When I was growing up in Blacksburg, Virginia in the 1970s, all a company had to do to reach the entire market of the town’s 10,000 residents was put an ad in the Blacksburg High School football program and a radio spot on WJJJ. If we weren’t at the game, we were listening to it.
I first heard the term "media fragmentation" from Ken Ray of AT&T. During his Entrepreneurial Summit address - Optimizing Customer Acquisition in a World of Media Fragmentation (.pdf) - Ray presented this slide.
According to Ray, the market of potential customers and clients had 6 information channels from which to gain information about a company's product or service in 1966. By 2006, that number had increased by 500% to 30 channels.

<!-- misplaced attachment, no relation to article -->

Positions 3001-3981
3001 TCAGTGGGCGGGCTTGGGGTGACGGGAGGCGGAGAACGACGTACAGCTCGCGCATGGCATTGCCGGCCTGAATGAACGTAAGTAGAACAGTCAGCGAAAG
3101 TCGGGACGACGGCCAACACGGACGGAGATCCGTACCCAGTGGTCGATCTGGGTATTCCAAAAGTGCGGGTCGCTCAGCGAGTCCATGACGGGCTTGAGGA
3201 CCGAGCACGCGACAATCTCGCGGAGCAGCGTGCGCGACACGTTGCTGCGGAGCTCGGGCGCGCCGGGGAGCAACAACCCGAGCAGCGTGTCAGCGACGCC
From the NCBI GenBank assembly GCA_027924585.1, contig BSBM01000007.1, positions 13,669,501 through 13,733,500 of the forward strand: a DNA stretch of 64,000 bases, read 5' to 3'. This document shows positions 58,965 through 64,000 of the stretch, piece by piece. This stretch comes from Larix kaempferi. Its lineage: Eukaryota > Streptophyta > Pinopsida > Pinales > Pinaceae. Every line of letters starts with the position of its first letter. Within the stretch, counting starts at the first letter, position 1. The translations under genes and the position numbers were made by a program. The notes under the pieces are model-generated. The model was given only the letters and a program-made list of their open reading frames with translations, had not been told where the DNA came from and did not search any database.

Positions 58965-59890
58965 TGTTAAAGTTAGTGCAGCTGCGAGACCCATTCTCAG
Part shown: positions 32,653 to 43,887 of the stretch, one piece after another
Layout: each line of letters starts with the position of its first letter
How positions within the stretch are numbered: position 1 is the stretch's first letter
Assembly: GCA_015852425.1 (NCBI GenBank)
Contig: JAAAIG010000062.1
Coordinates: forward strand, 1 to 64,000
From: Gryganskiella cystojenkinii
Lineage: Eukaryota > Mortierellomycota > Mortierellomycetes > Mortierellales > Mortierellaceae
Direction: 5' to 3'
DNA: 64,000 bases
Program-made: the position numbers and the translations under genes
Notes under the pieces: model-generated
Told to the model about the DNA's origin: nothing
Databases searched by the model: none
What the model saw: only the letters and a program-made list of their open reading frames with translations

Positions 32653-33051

In a comScore product release, Dr. Magid Abraham, President and CEO of comScore, neatly defines the "increasingly complex digital media landscape" and its context: "The past few years have seen the rise of global Internet markets, the emergence of new distribution platforms, and a substantial increase in media fragmentation and niche audiences."
In an "increasingly complex digital media landscape," what's a company to do to reach potential customers when, instead of being in a few places – at the game or listening to it – they're everywhere?